Driver accused of hitting 4 people at residential school memorial march in B.C. turns himself in
A driver accused of hitting four people walking in a residential school march in Mission, B.C., over the weekend has turned himself in, local Mounties say.
The RCMP said the 77-year-old driver wasn’t taken into custody. His truck has been seized, however, and police said he’s co-operating with investigators.
The incident unfolded Saturday afternoon as a group of people participated in the March for Recognition for Residential Schools to the site of the former St. Mary’s Indian Residential School. Hundreds of children were taken from their families to that institution, which was operated by the Roman Catholic Church and later the federal government. It did not close until 1984.
Mounties said the march temporarily blocked the eastbound lane of Lougheed Highway. Police said when they arrived on scene following a report that a fight might break out, they learned “that a man driving a pickup truck had driven up through part of the demonstration, allegedly hitting four people while doing so, before driving away.”
Two people were taken to hospital with what police said were minor injuries.
Troy Ingraldi was doing traffic control for Saturday’s march.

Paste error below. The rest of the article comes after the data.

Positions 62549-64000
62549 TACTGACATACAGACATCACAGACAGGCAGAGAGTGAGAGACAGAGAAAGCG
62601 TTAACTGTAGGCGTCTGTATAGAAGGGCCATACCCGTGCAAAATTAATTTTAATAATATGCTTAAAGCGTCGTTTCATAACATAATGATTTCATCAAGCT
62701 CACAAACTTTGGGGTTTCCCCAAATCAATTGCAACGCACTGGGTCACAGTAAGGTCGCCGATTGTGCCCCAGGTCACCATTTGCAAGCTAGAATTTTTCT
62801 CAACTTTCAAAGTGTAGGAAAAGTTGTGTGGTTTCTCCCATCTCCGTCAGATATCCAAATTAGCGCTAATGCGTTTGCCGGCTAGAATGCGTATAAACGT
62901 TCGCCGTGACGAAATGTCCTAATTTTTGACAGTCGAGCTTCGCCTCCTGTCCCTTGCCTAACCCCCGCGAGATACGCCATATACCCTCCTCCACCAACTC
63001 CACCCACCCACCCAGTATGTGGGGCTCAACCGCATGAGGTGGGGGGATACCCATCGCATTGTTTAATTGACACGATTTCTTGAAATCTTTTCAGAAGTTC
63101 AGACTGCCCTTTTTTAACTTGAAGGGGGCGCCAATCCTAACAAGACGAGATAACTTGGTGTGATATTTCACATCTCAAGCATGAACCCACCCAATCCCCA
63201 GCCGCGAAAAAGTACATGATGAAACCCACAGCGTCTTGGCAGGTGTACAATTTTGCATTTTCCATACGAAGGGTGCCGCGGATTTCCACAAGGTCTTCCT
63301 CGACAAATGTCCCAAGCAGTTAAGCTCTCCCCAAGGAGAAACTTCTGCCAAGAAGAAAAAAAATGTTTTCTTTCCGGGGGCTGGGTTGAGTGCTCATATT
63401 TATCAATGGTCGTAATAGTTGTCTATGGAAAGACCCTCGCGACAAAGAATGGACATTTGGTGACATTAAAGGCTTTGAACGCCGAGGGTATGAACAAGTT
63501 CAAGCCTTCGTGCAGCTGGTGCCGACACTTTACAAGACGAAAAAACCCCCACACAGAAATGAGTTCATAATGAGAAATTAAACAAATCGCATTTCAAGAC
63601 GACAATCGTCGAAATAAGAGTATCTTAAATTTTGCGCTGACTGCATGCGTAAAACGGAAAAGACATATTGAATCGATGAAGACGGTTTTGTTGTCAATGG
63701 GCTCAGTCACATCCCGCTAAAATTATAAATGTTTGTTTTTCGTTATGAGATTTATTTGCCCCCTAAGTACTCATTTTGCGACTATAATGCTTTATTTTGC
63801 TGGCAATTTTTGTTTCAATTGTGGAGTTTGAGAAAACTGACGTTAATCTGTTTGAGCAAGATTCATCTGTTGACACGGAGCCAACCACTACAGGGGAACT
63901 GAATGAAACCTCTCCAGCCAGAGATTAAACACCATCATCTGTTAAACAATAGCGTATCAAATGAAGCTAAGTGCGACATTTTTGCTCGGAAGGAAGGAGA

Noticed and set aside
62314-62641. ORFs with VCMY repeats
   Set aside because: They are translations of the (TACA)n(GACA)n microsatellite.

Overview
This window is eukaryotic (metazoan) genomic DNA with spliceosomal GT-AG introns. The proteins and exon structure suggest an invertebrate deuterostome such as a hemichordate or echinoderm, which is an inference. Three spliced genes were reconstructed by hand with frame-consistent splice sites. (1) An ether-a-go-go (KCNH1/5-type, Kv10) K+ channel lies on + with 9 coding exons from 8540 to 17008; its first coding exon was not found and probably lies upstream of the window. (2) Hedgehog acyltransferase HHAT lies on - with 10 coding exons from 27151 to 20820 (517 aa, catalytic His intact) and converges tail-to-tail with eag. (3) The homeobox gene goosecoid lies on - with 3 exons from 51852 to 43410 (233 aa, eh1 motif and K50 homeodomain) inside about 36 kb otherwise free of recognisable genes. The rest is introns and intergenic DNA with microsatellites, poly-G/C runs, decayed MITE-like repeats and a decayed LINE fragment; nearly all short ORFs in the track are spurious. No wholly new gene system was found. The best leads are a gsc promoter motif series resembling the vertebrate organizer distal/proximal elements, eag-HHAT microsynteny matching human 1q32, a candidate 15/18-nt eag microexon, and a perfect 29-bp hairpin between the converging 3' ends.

“The truck came speeding up, there were children in the right-hand lane. I wanted to make sure the children were fine so I stepped in front of the vehicle,” he told reporters. “He stopped, but then he continued to go and that’s when he ran me over.”
In its initial statement, Mission RCMP characterized the driver as “impatient” and said “there is no indication that this incident was targeted, or that the driver’s actions had anything specifically to do with the people marching or their cause.”
Police said in their update Monday they’re asking for more information from the public and any relevant dash-cam video. Mounties are also hoping to speak to the driver of a dump truck or semi truck, which is possibly blue, that was reportedly behind the Chevrolet Silverado as it passed the march.
“This has been a traumatizing event for the people involved in the March, as well as the wider community, and police are working hard to gather all of the evidence to help to bring some answers and some closure to everyone involved,” Const. Harrison Mohr said in a news release.
“Like any criminal investigation, we need to let the evidence guide the investigation, and that’s why we’re continuing to ask for more witnesses to come forward. We want to ensure that we present the best evidence possible for charge assessment by Crown counsel.”
March organizer Christopher Roberts said over the weekend the response from the RCMP has been frustrating. He told reporters only one officer came to the scene at the time.
“There is actually quite a few very upset people. Especially because you know, this gentleman is still sitting at home,” he told reporters on Sunday.
“The really upsetting part is, you know if it was myself or any of our other brothers that were behind the wheel and doing this to anyone else, we’d already be in jail and had the book thrown at us.”